Baring Private Equity Partners, a UK-based private equity firm, is planning to buy itself out from its Dutch parent, ING Group, according to a report in the Financial News citing sources close to the company.
Baring is also considering other options, including alliances with other big investors. It is a semi-captive firm: as well as investing ING’s money it also raises and invests third party funds. It has about E2bn under management.
Baring CEO Chris Brotchie did not deny that his company could be planning such a move. Quoted in the Financial News, he praised ING’s parentage, but did not rule out “additional relationships with other deep-pocketed financial sponsors” and said: “A lot of people are looking at us”.
No-one at Baring was available to comment for this article.
The reasoning behind a Baring MBO can perhaps be seen in the context of ING’s retreat to Holland. ING has so far closed its US business and the private equity arm of its ING Barings investment banking business. The Financial News quoted an investment rival of Baring as saying there is not much Anglo-Saxon representation on the ING board, isolating London operations.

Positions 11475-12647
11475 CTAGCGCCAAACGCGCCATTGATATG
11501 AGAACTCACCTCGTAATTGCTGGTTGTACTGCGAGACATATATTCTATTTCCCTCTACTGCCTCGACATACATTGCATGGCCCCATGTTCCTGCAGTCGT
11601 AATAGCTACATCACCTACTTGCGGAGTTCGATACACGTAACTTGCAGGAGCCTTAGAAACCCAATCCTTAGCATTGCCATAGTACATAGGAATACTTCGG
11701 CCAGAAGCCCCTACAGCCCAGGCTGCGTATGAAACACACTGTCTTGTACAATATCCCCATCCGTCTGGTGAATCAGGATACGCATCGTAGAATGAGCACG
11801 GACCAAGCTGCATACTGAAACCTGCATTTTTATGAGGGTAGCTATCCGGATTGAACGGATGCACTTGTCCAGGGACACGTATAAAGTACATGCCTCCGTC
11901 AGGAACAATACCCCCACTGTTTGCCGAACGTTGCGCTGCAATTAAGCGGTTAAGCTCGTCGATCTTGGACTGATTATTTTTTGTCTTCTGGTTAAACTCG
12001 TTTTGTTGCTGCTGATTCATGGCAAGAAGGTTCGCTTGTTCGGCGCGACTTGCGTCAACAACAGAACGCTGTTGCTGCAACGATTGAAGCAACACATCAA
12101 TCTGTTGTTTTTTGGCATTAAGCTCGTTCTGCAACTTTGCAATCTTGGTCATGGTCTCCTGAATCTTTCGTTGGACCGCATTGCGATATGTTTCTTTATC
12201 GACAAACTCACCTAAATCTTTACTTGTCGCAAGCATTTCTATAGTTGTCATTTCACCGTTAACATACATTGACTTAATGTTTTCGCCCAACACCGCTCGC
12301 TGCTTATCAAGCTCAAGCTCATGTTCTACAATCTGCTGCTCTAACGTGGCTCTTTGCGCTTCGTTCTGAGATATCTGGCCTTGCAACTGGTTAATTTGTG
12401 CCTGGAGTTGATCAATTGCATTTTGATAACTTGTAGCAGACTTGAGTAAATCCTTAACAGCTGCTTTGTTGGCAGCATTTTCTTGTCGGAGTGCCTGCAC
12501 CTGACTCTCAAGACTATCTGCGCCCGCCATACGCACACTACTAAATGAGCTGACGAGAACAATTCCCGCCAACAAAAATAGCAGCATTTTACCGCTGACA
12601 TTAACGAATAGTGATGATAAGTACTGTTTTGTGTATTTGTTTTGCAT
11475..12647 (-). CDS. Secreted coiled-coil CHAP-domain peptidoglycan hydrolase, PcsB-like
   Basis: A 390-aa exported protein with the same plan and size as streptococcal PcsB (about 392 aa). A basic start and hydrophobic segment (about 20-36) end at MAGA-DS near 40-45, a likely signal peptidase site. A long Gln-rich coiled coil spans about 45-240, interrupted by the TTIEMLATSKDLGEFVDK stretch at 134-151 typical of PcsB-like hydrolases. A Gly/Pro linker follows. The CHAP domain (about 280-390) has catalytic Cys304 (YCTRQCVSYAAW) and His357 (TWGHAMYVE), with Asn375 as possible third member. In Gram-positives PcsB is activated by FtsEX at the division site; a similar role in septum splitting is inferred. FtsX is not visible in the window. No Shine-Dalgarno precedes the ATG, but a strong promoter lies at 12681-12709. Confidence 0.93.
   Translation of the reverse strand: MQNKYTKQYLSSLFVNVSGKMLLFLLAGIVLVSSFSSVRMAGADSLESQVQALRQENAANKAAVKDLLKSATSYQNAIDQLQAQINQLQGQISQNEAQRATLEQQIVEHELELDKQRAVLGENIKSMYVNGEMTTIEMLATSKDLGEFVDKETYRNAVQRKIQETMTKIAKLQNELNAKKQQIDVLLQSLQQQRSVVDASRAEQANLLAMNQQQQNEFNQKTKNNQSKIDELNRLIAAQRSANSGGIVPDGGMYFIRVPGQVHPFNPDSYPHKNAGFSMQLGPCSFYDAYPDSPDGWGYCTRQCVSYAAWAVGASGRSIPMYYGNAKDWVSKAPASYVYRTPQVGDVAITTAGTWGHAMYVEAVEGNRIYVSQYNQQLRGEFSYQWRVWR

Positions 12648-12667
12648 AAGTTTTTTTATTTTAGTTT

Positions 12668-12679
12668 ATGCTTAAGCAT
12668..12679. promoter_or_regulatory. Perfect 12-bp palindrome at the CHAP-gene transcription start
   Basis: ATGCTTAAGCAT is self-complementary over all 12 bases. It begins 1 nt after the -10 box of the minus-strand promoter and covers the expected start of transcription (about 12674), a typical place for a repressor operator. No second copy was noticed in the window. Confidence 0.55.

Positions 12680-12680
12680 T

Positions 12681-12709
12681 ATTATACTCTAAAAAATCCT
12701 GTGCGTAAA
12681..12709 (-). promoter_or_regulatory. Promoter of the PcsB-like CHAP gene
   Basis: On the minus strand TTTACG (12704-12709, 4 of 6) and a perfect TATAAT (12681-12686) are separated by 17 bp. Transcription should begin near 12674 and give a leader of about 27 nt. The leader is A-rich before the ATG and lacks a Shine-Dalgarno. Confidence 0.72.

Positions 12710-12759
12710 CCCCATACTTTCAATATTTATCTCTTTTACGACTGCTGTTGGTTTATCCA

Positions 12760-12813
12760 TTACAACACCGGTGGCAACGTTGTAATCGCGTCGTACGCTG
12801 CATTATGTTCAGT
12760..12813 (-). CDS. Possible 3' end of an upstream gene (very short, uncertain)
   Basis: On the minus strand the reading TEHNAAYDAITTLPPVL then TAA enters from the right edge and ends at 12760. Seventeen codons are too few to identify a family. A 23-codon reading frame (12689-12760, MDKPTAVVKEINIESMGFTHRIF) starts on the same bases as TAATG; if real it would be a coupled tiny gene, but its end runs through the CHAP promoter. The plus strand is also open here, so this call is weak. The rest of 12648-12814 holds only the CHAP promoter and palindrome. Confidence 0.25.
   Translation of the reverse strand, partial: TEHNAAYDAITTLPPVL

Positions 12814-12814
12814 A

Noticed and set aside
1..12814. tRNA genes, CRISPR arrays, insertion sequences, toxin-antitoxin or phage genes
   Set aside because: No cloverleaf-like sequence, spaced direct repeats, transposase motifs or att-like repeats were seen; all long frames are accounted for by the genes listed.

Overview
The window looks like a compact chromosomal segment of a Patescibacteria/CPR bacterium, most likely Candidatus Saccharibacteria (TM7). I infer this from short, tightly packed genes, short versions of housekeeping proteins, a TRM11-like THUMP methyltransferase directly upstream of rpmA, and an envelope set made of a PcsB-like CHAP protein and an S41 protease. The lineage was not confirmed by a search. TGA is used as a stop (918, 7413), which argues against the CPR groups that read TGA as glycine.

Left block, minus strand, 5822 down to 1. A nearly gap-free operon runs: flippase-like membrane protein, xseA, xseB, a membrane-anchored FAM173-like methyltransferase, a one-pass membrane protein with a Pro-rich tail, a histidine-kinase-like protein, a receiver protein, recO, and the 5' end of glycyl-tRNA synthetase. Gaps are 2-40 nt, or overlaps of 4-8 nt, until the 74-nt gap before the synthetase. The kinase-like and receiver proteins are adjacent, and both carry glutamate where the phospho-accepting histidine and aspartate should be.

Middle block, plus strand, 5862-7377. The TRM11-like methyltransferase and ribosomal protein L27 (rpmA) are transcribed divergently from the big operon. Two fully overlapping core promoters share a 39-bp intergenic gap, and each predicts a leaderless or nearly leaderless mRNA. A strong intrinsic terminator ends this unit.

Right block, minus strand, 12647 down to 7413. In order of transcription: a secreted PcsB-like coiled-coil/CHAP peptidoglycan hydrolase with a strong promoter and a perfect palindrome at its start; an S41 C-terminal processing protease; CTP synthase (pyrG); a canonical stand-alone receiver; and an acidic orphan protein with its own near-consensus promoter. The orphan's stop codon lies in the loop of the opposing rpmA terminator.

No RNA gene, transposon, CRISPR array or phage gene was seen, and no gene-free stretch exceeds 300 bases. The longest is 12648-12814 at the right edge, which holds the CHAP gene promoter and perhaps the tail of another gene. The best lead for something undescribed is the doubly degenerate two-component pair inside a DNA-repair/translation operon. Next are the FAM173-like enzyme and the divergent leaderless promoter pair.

If Baring is successful, it will be the latest in a growing line of private equity firms to split from their owners. UBS Warburg is to reduce its stake in UBS Capital to 20 per cent. Mercury Private Equity, formerly a subsidiary of Merrill Lynch Investment Managers, won independence last year and is raising its first fund. And Electra Partners, which last week closed its first fund, bought itself out of the Electra Investment Trust in 1999.
Not all private equity subsidiaries are enjoying such success. Charterhouse Development Capital is thought to be struggling to free itself from HSBC, which gained control of the private equity firm nine months ago.